Bio-nano robot will help end the antibiotic resistance crisis

Antibiotic resistance is a serious problem for humanity. Before the 1970s, bacterial infections were easily treated with a single antibiotic dose.

They are assembled from synthetic DNA and protein, so they can kill resistant bacteria.

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Antibiotic resistance is a serious problem for humanity. Before the 1970s, bacterial infections were easily treated with a single antibiotic dose. However, up to now, many types of treatment are available.

Doctors are left with patients, but in their hands there are very few alternative antibiotic treatment options. Usually, multidrug-resistant infections will make the doctor give up. The death of the patient is unavoidable.

As predicted by large-scale studies, without new methods to combat resistant bacteria, infections could kill about 10 million people by 2050. September 2016, the UN officially Recognition of antibiotic resistance is a global problem.

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In 2016, the United Nations called antibiotic resistance a global threat.

UN Secretary-General Ban Ki-moon called antibiotic resistance "a fundamental and long-term threat to human health". In response to this, governments have increased funding for anti-antibiotic resistance measures, including testing new drugs and studying microorganisms.

Immediately following the September meeting of the United Nations, the US Centers for Disease Control and Prevention (CDC) announced that it had funded more than $ 14 million for new approaches to fight bacteria. antibiotic resistance.

In it, researchers began to look at synthetic biology as a new approach to fight bacteria. By synthesizing their own bacteria, researchers can provide a targeted solution for deadly bacteria, which traditional antibiotics are increasingly unable to do.

Eligo Bioscience , a French start-up company is creating "bio-nano robots" to combat antibiotic-resistant bacteria. Nano robots are assembled from synthetic DNA and proteins, allowing them to target precisely resistant bacteria.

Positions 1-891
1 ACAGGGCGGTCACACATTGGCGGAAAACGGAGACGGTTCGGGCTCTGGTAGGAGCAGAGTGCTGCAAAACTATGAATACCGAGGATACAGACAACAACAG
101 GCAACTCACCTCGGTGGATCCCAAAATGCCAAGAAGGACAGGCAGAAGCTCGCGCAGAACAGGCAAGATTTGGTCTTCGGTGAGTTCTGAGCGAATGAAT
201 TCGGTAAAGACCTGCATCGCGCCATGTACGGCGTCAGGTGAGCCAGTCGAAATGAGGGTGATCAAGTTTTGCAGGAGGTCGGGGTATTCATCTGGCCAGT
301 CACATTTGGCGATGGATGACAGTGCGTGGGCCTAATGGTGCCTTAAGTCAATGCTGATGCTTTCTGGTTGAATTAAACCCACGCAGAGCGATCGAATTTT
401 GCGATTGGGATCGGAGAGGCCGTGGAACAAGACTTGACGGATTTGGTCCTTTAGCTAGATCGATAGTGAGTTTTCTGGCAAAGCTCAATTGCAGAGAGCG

Synthetic biology

On the human body there are both good bacteria and bad bacteria . Therefore, each type of antibiotic should only be designed to fight the bacteria that are causing the problem. Unfortunately, most of our traditional antibiotics wipe out all bacteria - even good bacteria are protecting us.

Good bacteria help inhibit the growth of bad bacteria. Simply because if good bacteria develop and compete for territory and nutrients, bad bacteria populations will be kept under control and cannot grow.

The opposite happens in the scenario that good bacteria are wiped out by antibiotics, while some bad bacteria are resistant to medication. Then, bad bacteria will thrive again and there is no control over them.

Intestinal infections caused by Clostridium difficile or overgrowth of Helicobacter pylori bacteria are health problems caused by this cause, when the bacteria are killed.

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Most current traditional antibiotics will kill both bad bacteria and good bacteria.

Overcoming the disadvantages of traditional antibiotics, Eligo brings a new approach. They find ways to only kill the pathogenic bacteria, targeting their DNA with the accuracy of the sniper instead of a traditional antibiotic bombing.

Xavier Duportet, CEO of Eligo, said patients will eat nano robots into the gastrointestinal tract. Robots will not work until they reach the gut. Here, nano-robots will use enzymes generated from modified genes to scan bacterial DNA.